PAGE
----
If the function is Identity, ParallelCombine simply evaluates the elements ei in parallel.

If the result of applying the function f to a list is not a list, a custom combiner has to be chosen.

The function Function[li,Count[li,_?OddQ]] counts the number of odd elements in a list. To find the total number of odd elements, add the partial results together.

Evaluating Associative Operations

If the operation h in h[e1,e2,,en] is associative (has attribute Flat), the identity

holds; with the default combiner being h itself, the operation is parallelized in a natural way. Here all numbers are added in parallel.

Parallel Mapping and Iterators

The commands in this section are fundamental to parallel programming in the Wolfram Language.

ParallelMap[f,h[e1,e2,]evaluates h[f[e1],[f[e2],] in parallel
ParallelTable[expr,{i,i0,i1,di},{j,j0,j1,dj},] builds Table[expr,{i,i0,i1,di},{j,j0,j1,dj},] in parallel; parallelization occurs along the first (outermost) iterator {i,i0,i1,di}
ParallelSum[],ParallelProduct[]computes sums and products in parallel

Parallel evaluation, mapping, and tables.

ParallelMap[f,h[e1,e2,]] is a parallel version of f/@h[e1,e2,] evaluating the individual f[ei] in parallel rather than sequentially.

Side Effects

Unless you use shared variables, the parallel evaluations performed are completely independent and cannot influence each other. Furthermore, any side effects, such as assignments to variables, that happen as part of evaluations will be lost. The only effect of a parallel evaluation is that its result is returned at the end.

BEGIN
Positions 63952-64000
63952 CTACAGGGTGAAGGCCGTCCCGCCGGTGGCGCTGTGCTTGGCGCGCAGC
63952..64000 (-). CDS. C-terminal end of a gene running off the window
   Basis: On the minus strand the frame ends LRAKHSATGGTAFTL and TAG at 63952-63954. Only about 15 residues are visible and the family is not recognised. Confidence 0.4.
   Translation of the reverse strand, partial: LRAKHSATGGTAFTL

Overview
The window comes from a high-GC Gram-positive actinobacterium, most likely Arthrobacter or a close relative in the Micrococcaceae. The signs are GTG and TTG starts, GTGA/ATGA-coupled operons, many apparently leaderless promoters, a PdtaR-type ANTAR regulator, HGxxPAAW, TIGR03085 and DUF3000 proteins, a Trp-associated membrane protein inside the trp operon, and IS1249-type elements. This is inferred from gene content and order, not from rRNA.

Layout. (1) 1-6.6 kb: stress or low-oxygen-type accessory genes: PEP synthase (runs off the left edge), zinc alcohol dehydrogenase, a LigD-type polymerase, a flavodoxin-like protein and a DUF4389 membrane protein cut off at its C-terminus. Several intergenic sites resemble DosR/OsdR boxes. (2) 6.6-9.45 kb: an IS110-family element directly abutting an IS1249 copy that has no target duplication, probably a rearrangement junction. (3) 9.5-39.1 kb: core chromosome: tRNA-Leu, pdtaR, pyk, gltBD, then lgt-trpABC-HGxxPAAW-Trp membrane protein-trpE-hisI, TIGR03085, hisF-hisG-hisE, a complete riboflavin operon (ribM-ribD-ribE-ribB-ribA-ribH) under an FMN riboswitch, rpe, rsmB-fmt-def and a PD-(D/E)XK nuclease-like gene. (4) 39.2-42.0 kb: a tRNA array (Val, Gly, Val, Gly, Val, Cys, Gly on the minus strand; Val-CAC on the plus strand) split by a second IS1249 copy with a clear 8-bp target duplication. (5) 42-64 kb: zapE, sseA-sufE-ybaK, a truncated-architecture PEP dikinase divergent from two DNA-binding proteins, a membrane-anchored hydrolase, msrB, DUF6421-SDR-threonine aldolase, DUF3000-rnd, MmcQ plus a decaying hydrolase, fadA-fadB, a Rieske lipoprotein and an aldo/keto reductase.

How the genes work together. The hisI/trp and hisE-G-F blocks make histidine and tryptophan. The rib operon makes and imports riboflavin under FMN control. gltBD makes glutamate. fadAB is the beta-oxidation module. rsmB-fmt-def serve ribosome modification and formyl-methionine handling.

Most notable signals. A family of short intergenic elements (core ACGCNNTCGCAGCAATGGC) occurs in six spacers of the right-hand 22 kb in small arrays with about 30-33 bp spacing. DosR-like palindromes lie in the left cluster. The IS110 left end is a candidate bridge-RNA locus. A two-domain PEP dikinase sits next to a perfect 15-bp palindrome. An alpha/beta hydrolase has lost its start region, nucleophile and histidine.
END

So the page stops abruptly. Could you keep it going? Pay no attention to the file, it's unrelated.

First, start several remote kernels.

The sine function is applied to the given arguments. Each computation takes place on a remote kernel.

This particular computation is almost certainly too trivial to benefit from parallel evaluation. The overhead required to send the expressions Sin[0], Sin[π], and so on to the remote kernels and to collect the results will be larger than the gain obtained from parallelization.

Factoring integers of the form 1111 takes more time, so this computation can benefit from parallelization.

Alternatively, you can use ParallelTable. Here a list of the number of factors in 111/i is generated.

Automatic Distribution of Definitions

Parallel commands such as ParallelTable will automatically distribute the values and functions needed, using effectively DistributeDefinitions.

For this parallel table, the function f and the iterator bound n will evaluate on the subkernels, so their definitions need to be distributed to make it work.

This automatic distribution happens for any functions and variables you define interactively, within the same notebook (technically, for all symbols in the default context). Definitions from other contexts, such as functions from packages, are not distributed automatically.

To obtain more control over the distribution of definitions, disable the automatic distribution with:

And then explicitly distribute the definitions of the required symbols.

If we do not distribute the definition of a symbol, it will usually be returned unevaluated from the parallel subkernels, but then evaluated further on the master kernel. The code may seem to work, but in effect is evaluated sequentially.

This equivalent code is distributed, and so the evaluations happen in parallel.

Automatic Parallelization

Parallelize[cmd[list,arguments]] recognizes if cmd is a Wolfram Language function that operates on a list or other long expression in a way that can be easily parallelized and performs the parallelization automatically.

Not all uses of these commands can be parallelized. A message is generated and the evaluation is performed sequentially on the master kernel if necessary.